If you don’t practice being in the moment, feeling stress-free when everything is well, you won’t be able to feel centered when life falls apart.
I learned that powerfully yesterday.
I just got back from a dream trip with my dad. We were golfing in Scotland. Every day was a true pleasure, even though the ball didn’t behave as I would have liked, and the only stress was deciding how late to sleep so we wouldn’t be late for our tee times.
Then, on the road for my first day back at work, it began to creep back in: stress. Stress is a sneaky little devil. It usually doesn’t come into our lives like a crazed maniac or screaming child. It tiptoes. It crawls. It inches its way into our thoughts and feelings like a thief in the night.
I was simply driving and suddenly I started to feel a bit anxious. I started to think about everything I had to catch up on and the people I needed to check in with. I began to worry about those people. Then I began to worry if I was going to be any value to them. Then I started to doubt if I should be doing the work I’m doing and about my 10th grade geometry teacher who thought I was a prig.
Then I caught myself.
That is the cycle of the alarm in our brain. The amygdala causes you to think of something as simple as a list of things you have to do, and if you’re not careful, to make sure you take care of all the things that need your attention, it will ramp up the adrenaline in your body. It will pull mostly random, stress-inducing thoughts from your memory center that have little or nothing to do with your work or day’s plans. The alarm wants you to stay on task even when the task is hours or days and weeks away. But I was in the car. I wasn’t late. I didn’t need to feel any anxiety.
On my vacation, everything was mindfulness. I didn’t need to meditate in the morning or intentionally do exercises to stay focused. Every moment was full and complete.
During my normal life, however, I realized I have to start every morning with a practice. Every moment is just as complete, but the pressure of work, family, and our modern world can drive even the sanest among us crazy.
Yesterday, in the car, as I started to melt for no reason, I did a simple mindfulness exercise: I just drove. I turned off the radio. I let my mind go blank. I enjoyed the feel of the steering wheel and the power of controlling a two-ton vehicle. I watched other drivers and listened to the bump-bump-bump of the highway. I didn’t have anything to worry about, so I intentionally practiced staying in the moment.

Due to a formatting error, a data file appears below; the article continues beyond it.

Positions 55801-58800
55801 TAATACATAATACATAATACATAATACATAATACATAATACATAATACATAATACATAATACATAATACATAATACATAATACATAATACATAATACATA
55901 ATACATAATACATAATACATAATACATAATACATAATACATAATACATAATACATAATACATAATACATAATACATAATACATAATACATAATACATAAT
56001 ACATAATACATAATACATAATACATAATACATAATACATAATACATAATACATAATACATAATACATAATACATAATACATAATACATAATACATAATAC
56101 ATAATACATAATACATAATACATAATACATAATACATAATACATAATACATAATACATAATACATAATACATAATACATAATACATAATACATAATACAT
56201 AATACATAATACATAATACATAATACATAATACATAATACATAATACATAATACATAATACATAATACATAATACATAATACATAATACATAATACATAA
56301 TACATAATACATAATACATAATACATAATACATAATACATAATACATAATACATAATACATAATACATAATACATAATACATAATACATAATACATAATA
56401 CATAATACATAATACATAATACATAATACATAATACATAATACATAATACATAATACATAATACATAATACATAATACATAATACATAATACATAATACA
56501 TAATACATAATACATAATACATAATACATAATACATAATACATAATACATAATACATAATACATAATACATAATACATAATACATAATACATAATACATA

What the experience of noticing the transition from vacation to regular life taught me is that during more stressful times, I have to be more intentional about my practice. I have to practice being well so that in times when my brain is reacting to inevitable stressors, I have the experience from earlier in the day to call upon and remind myself I can always be well or return to wellness more quickly than my alarm would have me believe.
In addition to the obvious habits of yoga and meditation, here are a few classic suggestions for morning practice.
Morning pages: Write, free form, on one topic. As described in “The Artist’s Way,” write for 500 words. Don’t judge what you write, just write. Let your mind be in the moment, creative and free.
Make coffee: This a mindfulness standby. Just make coffee (or tea). Watch, feel, listen as you construct your morning beverage. If a thought about the future or past comes, notice it and let it slide though your mind like water through a pipe. As you sip your first taste, just taste. It’s amazing what a totally-present cup of Joe can do for the rest of the day.
Hug: My wife gave me one of those long hugs you don’t forget this morning. Whether the person you love, your child, a friend, or your cat, don’t miss the chance to be present for a minute or two with those closest to you.
The question we each need to answer is, “What are we doing each morning to stay centered?” If we don’t practice being well, our alarm will run the show. Morning is often best. You have more ability to ground yourself in wellness than you’re probably using. What I learned yesterday is that I don’t want to wait for vacation to de-stress.
For more by Jon Wortmann, click here.